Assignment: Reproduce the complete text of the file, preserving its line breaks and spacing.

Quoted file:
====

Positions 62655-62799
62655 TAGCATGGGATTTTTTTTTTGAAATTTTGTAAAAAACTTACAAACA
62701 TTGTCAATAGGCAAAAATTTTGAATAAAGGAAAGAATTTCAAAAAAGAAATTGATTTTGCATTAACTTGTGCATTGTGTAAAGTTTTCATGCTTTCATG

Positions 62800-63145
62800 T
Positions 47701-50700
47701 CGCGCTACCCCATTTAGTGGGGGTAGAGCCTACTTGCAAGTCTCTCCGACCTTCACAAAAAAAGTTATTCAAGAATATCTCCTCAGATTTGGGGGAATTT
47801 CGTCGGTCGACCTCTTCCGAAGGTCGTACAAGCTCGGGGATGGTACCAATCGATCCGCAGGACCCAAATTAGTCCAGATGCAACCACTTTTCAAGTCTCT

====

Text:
Positions 62655-62799
62655 TAGCATGGGATTTTTTTTTTGAAATTTTGTAAAAAACTTACAAACA
62701 TTGTCAATAGGCAAAAATTTTGAATAAAGGAAAGAATTTCAAAAAAGAAATTGATTTTGCATTAACTTGTGCATTGTGTAAAGTTTTCATGCTTTCATG

Positions 62800-63145
62800 T
Positions 47701-50700
47701 CGCGCTACCCCATTTAGTGGGGGTAGAGCCTACTTGCAAGTCTCTCCGACCTTCACAAAAAAAGTTATTCAAGAATATCTCCTCAGATTTGGGGGAATTT
47801 CGTCGGTCGACCTCTTCCGAAGGTCGTACAAGCTCGGGGATGGTACCAATCGATCCGCAGGACCCAAATTAGTCCAGATGCAACCACTTTTCAAGTCTCT